The flu season marches on and remains widespread in Texas.

While the percentage of positive specimens for influenza has increased slightly from the previous reporting period, a number of regions are reporting that flu activity has dropped.

Three people have died in Bell County — one infant and two older women — during the 2013-2014 flu season.

As of Wednesday, there were no additional deaths, said Lacy Sanders, Bell County Health District disease surveillance coordinator. However, several individuals with influenza are on ventilators.

“With those we just have to wait and see,” Sanders said.

Flu is causing severe illness in certain people and it’s not unexpected this time of year, but it’s a good reminder for people to get vaccinated and stay home if they’re sick,” Dr. David Lakey, Department of State Health Services commissioner, said earlier this flu season.

“Flu can be deadly,” Lakey said. “People who have not been vaccinated should do so now. It’s the best defense we have.”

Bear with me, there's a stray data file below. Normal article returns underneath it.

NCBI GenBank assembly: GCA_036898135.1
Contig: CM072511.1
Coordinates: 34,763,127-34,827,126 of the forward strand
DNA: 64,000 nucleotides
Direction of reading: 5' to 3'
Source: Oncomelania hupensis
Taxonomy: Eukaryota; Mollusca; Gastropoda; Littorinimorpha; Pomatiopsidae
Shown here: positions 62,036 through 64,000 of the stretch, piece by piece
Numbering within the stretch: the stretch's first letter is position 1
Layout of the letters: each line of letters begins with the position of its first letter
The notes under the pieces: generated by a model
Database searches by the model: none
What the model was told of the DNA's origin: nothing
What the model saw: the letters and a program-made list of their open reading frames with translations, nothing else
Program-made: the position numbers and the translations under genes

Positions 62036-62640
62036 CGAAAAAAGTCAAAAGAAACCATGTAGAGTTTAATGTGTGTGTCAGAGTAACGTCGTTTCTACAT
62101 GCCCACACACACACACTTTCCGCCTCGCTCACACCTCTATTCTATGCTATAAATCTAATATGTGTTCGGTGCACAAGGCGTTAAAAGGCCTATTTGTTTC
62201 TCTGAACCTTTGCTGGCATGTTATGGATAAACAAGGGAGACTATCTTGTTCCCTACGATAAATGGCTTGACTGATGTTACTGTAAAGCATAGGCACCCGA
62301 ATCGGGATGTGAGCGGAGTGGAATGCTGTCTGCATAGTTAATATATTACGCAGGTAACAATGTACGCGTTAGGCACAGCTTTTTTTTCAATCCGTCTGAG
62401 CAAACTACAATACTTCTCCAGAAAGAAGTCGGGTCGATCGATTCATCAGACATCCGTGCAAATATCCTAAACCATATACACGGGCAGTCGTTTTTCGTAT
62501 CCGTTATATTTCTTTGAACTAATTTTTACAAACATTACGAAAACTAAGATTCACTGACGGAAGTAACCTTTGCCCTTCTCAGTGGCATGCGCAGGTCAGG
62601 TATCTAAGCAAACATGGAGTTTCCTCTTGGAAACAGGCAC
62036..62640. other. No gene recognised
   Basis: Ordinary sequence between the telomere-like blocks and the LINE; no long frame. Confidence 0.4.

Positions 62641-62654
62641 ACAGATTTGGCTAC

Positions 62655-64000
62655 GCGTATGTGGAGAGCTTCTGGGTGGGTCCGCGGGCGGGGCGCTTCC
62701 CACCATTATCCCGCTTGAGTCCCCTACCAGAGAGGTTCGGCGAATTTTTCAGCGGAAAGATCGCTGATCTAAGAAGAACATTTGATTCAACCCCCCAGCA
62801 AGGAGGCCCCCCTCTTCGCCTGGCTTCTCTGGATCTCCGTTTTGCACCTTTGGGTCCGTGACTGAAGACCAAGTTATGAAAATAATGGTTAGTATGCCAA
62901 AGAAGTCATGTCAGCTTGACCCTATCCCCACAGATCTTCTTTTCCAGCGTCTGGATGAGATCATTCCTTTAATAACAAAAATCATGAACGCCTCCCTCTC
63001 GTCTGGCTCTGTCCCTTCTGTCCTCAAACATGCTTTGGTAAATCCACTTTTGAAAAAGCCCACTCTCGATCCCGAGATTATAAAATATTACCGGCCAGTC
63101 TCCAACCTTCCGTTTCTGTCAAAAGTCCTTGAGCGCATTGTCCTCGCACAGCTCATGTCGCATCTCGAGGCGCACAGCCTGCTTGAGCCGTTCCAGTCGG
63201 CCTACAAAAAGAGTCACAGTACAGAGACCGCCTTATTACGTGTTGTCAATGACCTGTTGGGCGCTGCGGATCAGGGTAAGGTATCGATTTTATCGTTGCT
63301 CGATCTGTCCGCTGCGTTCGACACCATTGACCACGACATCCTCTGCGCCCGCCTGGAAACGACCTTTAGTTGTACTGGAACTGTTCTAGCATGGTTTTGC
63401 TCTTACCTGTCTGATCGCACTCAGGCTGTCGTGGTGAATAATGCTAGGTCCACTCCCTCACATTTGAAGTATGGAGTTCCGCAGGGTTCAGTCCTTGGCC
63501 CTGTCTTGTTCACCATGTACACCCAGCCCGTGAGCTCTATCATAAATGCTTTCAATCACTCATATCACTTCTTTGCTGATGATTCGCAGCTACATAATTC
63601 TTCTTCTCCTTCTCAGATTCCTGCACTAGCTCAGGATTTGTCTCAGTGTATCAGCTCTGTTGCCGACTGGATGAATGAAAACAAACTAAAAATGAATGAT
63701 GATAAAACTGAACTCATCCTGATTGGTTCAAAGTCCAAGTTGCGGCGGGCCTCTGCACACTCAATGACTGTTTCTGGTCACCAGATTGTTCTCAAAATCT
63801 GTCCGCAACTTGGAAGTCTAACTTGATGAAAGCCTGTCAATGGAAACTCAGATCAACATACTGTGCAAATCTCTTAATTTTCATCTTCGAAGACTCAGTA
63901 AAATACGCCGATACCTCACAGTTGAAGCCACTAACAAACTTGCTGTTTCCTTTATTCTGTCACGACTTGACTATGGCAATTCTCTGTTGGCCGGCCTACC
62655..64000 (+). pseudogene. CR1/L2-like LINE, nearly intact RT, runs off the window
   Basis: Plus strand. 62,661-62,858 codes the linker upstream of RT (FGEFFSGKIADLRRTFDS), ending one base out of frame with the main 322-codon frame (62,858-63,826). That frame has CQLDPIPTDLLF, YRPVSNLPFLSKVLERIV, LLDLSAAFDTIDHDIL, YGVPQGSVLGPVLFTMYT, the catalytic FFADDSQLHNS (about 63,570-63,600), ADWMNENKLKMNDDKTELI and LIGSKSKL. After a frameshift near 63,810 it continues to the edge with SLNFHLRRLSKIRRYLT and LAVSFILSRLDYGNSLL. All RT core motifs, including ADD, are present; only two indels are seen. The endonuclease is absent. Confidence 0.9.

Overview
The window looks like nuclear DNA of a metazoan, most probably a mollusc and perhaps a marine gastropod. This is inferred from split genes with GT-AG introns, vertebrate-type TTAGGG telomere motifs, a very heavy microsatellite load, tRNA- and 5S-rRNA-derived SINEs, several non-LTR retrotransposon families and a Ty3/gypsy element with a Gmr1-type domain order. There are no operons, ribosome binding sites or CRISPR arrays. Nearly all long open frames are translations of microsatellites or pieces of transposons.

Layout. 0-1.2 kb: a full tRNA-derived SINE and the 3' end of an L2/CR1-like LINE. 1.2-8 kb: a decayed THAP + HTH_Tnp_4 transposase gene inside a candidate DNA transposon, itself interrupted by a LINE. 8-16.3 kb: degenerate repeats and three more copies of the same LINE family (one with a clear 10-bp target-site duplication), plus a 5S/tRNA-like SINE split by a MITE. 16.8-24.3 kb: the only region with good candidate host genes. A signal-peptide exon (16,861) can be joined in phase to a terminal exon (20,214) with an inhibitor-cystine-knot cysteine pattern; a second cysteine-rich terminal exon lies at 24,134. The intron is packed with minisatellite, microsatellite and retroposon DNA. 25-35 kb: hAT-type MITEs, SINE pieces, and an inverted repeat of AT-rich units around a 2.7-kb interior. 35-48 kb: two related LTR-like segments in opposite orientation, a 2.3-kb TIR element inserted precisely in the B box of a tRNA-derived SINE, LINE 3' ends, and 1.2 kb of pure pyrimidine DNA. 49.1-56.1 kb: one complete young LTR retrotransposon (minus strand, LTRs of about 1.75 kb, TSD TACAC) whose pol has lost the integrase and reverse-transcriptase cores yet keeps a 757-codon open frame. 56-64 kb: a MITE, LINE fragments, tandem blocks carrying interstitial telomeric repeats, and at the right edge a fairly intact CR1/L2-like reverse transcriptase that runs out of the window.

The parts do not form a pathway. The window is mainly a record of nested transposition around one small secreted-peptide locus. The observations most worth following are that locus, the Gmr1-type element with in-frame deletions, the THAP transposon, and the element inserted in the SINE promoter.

There are some steps people can take to avoid spreading the flu at home and at work.

Individuals with a fever of 100 degrees or above, and a cough and/or a sore throat, should remain home at least 24 hours after the fever is gone — without the use of fever-reducing medicine.

Fever-reducing medications include acetaminophen or nonsteroidal anti-inflammatory drugs such as ibuprofen, or naproxyn. The person should remain at home throughout the entire period, except to get medical care or other necessities.

Aspirin also reduces fever, but do not give aspirin to children or teenagers who have the flu, because this can cause a rare but serious illness called Reye’s syndrome.

Check the ingredients on the package label on over-the-counter cold and flu medicines, as some of them may already contain acetaminophen, ibuprofen or aspirin.

When to go to the doctor

Most people with seasonal flu fully recover without going to the doctor or taking antiviral medications.

However, some people are more likely to experience complications if they become ill with influenza-like illness and should be treated as quickly as possible after signs and symptoms of influenza-like illness develop.

People with influenza-like illness who are at high risk of flu complications should speak with their health care provider as soon as possible.

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